If your taste in music aligns with what could be described as cliche, Code Orange Kids might not exactly be the band for you – especially when you consider their hardcore weaving and experimental dirges. From the opening stick clicks of “Flowermouth,” there’s a sense that this will not be another by-the-numbers hardcore record, another slathering of breakdowns and double-time crunching. Sure, those ideas come to fruition at times on Love is Love // Return to Dust, but Code Orange Kids is anything but your run-of-the-mill hardcore band. They draw from tempos and timbres aplenty on their debut LP, and for what it is worth, it’s sure to say that their future is only brightened by what is among the strongest debuts for any band in 2012.
Whether it be manic riffing or thunderous marching (“Liars // Trudge”), this is an LP that feels much more like a cohesive creation rather than a collection of songs. The weave created from track to track is quite a strong one, bridging from abrasion to cathartic release and maybe an unexpected turn in between. What is impressive here is that the sonic span of this record doesn’t restrict to even just hardcore, but sludge, indie and post-rock, even if only for a moment. At times you’ll hear the impressions made on this band from records like Jane Doe and As The Roots Undo – though neither is really an all-encompassing description of the sound heard here, as it is tough to truly pin down. Perhaps one of the more prime examples of such wavering is the weary closer “Bloom (Return to Dust),” where the band slimes us with dark chords and trudging tempos before stripping down to an anti-climax of nearly derailing proportions. But in all of its weirdness, the track does something jarring to the mind in its finishing blow – it encompasses a mindset of simply not just trying to create music, but a piece of art in a genre that often gets passed over for such considerations.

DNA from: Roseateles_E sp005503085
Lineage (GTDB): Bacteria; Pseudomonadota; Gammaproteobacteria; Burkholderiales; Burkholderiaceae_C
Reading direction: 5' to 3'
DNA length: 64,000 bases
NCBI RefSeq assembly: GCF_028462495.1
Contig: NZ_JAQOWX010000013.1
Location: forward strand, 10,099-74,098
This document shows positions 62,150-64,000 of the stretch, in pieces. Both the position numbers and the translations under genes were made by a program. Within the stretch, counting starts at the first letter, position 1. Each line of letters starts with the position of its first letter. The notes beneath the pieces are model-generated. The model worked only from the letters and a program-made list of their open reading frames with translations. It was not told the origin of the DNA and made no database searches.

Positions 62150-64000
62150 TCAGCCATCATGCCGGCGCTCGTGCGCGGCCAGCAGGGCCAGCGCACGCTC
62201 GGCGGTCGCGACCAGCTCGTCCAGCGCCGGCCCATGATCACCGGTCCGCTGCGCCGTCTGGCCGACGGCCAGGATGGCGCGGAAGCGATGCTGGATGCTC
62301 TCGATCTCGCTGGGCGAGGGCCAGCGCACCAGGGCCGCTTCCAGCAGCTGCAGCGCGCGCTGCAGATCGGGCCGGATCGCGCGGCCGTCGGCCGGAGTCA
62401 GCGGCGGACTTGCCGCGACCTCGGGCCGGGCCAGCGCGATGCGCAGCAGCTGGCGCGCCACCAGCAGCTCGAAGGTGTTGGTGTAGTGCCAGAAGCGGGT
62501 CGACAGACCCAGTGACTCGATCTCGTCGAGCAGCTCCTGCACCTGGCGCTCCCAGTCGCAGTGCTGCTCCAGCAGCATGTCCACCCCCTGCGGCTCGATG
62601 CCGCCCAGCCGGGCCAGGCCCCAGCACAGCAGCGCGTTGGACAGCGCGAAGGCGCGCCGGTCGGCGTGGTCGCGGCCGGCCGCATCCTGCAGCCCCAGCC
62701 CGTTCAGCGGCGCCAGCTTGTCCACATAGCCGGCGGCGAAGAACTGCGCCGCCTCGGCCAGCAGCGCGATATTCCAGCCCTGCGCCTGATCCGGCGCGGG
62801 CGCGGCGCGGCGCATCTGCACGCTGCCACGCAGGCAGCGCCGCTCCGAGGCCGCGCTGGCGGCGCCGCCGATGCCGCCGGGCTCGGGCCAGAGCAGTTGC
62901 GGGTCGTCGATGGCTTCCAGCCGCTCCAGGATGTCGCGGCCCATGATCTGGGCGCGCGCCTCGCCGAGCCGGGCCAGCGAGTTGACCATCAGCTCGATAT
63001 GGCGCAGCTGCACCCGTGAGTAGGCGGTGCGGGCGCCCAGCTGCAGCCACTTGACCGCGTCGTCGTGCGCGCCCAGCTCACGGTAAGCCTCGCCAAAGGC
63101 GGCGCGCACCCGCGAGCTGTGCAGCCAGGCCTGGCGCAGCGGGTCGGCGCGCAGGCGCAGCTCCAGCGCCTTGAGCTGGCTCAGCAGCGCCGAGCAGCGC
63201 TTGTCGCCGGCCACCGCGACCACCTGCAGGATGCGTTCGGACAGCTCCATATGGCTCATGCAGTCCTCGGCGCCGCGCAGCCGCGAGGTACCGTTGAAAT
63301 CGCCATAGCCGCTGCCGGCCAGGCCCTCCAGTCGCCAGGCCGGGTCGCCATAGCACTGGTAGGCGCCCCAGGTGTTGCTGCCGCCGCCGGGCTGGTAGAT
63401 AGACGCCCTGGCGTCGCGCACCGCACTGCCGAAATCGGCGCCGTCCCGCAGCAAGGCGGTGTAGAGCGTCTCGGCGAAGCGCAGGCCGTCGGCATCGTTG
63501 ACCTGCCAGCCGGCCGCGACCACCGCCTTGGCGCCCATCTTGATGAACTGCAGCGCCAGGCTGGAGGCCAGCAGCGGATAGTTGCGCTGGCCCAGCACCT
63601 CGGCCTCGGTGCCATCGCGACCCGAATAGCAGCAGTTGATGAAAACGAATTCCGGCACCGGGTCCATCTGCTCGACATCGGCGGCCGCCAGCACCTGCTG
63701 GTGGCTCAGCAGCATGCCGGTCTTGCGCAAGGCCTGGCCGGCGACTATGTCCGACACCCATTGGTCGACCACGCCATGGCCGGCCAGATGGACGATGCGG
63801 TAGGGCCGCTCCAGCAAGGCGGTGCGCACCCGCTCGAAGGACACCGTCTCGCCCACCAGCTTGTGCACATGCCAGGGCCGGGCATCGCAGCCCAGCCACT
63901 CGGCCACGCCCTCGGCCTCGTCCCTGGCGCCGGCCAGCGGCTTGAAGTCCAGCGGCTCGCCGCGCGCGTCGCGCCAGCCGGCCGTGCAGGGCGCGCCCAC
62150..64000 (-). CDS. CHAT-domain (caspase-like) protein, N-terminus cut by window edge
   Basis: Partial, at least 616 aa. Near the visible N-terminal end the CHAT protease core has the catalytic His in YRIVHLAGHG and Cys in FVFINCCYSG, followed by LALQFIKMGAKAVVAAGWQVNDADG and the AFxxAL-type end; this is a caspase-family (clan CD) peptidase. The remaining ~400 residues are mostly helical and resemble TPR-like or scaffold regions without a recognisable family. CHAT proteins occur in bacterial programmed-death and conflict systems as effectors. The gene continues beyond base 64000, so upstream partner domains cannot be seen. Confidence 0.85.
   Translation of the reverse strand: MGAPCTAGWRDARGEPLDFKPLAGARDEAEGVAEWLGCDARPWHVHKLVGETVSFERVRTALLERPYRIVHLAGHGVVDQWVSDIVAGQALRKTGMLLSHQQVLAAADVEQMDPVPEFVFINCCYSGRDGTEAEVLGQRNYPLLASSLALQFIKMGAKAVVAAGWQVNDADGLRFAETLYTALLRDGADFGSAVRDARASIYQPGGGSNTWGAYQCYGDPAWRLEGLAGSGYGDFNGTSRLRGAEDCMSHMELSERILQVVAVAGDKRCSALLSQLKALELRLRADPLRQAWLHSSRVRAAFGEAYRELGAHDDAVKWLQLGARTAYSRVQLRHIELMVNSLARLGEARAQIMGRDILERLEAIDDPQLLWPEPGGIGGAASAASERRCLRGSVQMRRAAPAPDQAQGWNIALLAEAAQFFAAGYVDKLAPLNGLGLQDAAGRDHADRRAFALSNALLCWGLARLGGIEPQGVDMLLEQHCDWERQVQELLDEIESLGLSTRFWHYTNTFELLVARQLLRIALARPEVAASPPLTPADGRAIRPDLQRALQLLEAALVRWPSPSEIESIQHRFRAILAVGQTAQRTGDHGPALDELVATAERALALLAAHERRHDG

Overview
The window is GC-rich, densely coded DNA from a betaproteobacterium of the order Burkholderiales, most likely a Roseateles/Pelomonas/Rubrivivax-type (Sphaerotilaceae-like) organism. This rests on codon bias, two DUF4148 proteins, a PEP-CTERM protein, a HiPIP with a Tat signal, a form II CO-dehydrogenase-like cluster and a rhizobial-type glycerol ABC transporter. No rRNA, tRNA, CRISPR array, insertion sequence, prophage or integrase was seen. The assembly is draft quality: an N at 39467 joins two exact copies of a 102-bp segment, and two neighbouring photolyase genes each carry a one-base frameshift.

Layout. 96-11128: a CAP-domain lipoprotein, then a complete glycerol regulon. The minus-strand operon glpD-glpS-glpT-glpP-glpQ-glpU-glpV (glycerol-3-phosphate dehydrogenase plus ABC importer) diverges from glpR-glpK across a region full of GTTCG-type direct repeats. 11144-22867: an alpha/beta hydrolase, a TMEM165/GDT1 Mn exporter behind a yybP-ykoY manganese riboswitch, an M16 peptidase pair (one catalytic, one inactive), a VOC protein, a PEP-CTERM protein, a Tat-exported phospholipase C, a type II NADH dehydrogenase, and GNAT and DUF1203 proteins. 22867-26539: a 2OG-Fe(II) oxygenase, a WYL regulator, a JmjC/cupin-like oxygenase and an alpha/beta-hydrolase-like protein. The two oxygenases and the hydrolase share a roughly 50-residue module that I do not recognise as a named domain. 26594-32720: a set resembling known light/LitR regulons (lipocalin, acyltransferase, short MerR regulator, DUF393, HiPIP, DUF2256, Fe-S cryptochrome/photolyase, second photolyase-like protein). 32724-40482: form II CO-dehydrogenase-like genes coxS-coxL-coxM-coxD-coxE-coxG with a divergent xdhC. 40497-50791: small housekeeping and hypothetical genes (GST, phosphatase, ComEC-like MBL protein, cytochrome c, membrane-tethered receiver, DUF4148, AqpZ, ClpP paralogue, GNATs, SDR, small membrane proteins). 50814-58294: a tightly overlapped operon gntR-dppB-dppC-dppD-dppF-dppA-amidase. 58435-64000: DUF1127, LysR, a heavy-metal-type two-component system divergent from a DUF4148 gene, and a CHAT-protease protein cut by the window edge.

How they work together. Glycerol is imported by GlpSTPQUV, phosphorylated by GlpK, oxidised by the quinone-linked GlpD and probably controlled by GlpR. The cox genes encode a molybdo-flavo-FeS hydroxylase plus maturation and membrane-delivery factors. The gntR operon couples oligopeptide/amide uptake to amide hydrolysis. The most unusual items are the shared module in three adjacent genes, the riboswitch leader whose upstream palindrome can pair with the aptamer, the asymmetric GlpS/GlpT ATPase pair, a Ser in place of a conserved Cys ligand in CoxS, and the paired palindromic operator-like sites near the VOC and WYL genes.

That isn’t to say they have abandoned their previous notions in the process. “Roots are Certain // Sky Is Empty” grinds out at train wreck speeds, while “Nothing (The Rat)” is grim and catchy in the methodical punching of its looming riffs that harken perhaps the most obvious Converge comparisons this record is getting. They slip into ridiculous tempos at other times as well, but the swerve from fast to slow, back and forth, makes for quite the journey they can be challenging at times. You’ll be pushing in the pit for “Liars // Trudge” at one point, but then swirling in fog during “Colors (Into Nothing)”. But then again, when we are comparing to bands like Converge, how could it not be anything but a straight shot?
In all honesty though, the thing that brought me to this band and will keep me listening to them is the lack of reliance on any sort of repetitive characteristic to embody their music – perhaps other than the fact that in its shifting glory it can be a bit of a task at first listen. Code Orange Kids might not be the next band to crack the proverbial hardcore ceiling in terms of popularity, but I’d be willing to wager their trek into substance over style has and will garner them much more respect than anything else. It is that confidence and brash sense of creation that makes Love is Love // Return to Dust a monster of a record in its collection of tempos and timbres – an angered stomp into a scene that could use something a little off the beaten path to consider every now and then.